Sunday, December 23, 2007

It's beginning to look a lot like Karácsony

Hungarian for the day: Kellemes karácsonyi ünnepeket és boldog új évet! Merry Christmas and a Happy New Year!

As December progressed the weather proceeded to get even colder and we finally got our first substantial snow. I have been waiting for this glorious event for a couple of months now, partly because I like snow but mostly because it makes the cold a little more bearable and is much better than the freezing rain wintry mix we've been stuck with for so many weeks. We got the snow last weekend while I was down in Szeged visiting a couple of friends there. I completely forgot to bring my camera which is a shame because the falling snow in Szeged was absolutely beautiful. On Saturday night I went to a dinner party with a couple of my Hungarian friends that I made through couchsurfers and then on Sunday I spent a few hours walking around Szeged's winter markets as the snow fell. Alas, pictures of Szentes will have to suffice.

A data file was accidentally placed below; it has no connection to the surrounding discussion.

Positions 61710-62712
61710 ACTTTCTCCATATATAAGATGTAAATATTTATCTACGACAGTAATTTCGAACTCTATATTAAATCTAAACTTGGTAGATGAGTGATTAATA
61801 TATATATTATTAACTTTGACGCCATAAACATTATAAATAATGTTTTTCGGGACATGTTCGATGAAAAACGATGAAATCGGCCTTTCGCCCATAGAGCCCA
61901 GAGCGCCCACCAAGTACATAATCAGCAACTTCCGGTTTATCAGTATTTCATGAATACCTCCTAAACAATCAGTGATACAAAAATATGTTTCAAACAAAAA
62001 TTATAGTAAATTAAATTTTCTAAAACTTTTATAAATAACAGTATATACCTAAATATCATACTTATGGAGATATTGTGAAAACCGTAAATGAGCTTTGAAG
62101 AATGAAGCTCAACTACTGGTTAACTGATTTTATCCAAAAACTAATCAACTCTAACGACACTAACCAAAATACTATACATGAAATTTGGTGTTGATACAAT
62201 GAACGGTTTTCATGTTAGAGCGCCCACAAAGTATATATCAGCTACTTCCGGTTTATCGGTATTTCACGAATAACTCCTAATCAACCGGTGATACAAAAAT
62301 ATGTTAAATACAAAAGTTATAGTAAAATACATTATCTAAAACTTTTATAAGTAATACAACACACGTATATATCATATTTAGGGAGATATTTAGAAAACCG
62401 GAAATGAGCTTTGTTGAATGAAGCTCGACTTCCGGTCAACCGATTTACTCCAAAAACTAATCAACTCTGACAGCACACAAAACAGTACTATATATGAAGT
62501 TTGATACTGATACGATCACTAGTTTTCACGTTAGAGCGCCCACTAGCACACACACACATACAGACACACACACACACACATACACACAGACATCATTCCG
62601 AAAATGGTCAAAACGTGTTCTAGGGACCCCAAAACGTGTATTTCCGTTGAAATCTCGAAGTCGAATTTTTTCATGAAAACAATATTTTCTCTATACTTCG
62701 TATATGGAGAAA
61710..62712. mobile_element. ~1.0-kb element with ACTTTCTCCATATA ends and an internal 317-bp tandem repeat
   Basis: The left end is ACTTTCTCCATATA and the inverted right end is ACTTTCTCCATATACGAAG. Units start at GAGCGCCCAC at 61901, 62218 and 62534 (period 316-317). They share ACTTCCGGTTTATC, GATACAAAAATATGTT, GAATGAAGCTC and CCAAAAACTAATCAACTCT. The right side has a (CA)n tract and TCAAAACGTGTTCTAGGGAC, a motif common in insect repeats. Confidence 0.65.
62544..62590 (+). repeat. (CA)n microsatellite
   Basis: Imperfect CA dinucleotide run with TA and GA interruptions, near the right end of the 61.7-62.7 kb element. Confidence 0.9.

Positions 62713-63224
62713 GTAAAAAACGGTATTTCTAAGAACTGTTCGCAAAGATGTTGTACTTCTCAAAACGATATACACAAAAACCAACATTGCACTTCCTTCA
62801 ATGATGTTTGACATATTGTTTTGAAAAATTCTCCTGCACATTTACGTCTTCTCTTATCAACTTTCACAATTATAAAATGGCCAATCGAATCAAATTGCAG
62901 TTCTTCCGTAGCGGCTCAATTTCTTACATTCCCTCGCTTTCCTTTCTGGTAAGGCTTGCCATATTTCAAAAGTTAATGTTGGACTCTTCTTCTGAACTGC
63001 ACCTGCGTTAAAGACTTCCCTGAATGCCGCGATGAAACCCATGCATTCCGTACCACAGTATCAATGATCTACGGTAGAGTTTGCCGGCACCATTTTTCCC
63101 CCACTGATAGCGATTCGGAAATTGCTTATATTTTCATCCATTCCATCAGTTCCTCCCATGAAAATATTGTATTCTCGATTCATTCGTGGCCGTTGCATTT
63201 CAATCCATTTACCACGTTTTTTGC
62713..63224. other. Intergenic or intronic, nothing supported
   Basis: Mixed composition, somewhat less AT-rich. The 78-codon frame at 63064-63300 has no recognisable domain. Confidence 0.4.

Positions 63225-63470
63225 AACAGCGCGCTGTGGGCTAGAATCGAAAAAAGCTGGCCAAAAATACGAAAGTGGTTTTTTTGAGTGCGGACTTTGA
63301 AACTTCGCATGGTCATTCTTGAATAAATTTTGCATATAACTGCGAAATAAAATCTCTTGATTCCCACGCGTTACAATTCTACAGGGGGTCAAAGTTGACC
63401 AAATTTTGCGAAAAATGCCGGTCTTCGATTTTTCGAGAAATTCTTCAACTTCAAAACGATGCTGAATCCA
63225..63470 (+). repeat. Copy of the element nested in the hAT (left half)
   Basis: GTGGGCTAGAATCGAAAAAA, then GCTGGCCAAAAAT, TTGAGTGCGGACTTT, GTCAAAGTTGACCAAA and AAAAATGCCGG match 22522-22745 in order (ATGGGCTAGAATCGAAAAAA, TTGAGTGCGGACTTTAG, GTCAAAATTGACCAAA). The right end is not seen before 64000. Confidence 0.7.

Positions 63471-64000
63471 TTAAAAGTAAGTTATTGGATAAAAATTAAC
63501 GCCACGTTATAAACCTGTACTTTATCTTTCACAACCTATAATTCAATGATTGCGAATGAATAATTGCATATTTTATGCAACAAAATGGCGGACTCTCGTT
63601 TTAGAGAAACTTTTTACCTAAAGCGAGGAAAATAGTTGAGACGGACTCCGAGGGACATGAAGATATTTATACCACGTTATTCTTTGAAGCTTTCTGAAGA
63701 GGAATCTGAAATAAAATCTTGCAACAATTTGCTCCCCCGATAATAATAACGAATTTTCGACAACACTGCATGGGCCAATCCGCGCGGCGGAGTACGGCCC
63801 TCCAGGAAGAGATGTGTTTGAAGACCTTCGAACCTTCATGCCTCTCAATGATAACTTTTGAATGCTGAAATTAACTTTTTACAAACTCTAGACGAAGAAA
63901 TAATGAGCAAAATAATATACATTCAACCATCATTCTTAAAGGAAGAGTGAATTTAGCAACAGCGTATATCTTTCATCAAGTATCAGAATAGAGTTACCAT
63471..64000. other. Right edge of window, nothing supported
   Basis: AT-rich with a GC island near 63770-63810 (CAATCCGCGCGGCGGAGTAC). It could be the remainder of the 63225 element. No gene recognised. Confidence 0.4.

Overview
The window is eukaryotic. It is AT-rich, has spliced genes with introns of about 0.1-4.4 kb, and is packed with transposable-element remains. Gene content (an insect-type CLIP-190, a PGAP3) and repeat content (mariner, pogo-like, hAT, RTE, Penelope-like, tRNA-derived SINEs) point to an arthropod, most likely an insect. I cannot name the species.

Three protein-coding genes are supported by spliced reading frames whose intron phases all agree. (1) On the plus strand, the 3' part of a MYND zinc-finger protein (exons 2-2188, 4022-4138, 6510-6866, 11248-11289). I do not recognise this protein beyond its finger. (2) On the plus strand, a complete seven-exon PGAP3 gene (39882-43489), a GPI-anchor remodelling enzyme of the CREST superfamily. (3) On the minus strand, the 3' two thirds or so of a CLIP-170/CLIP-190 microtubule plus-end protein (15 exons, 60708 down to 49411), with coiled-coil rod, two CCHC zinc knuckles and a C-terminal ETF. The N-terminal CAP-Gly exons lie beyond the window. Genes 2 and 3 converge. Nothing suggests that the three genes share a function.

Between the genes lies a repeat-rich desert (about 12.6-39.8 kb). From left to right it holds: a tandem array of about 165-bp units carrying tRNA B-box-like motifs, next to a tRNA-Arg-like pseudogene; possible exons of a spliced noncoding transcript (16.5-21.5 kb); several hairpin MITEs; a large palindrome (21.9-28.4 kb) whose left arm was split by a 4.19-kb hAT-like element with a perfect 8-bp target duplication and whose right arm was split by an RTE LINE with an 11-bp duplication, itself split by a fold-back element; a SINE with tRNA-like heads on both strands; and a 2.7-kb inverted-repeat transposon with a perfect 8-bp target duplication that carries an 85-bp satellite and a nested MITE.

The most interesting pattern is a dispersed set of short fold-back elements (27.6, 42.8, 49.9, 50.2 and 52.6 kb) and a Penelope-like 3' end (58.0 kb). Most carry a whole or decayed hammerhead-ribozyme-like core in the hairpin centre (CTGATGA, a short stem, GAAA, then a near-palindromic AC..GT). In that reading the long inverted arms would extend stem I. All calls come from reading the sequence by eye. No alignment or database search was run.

The snowy view from my balcony

Szentes' main square with its tiny Christmas market

Szentes has pretty much nothing in the way of good sledding hills. The best the kids can hope for are river banks. I think the more hard-core sledders opt for the much larger flood banks of the Tisza river which runs around the Western edge of town, but these kids seem to be having a good time by the more convenient Kurca.

Ducks on the Kurca

I took this picture on my way to school Friday morning. Does it give you an idea of how freezing it is here?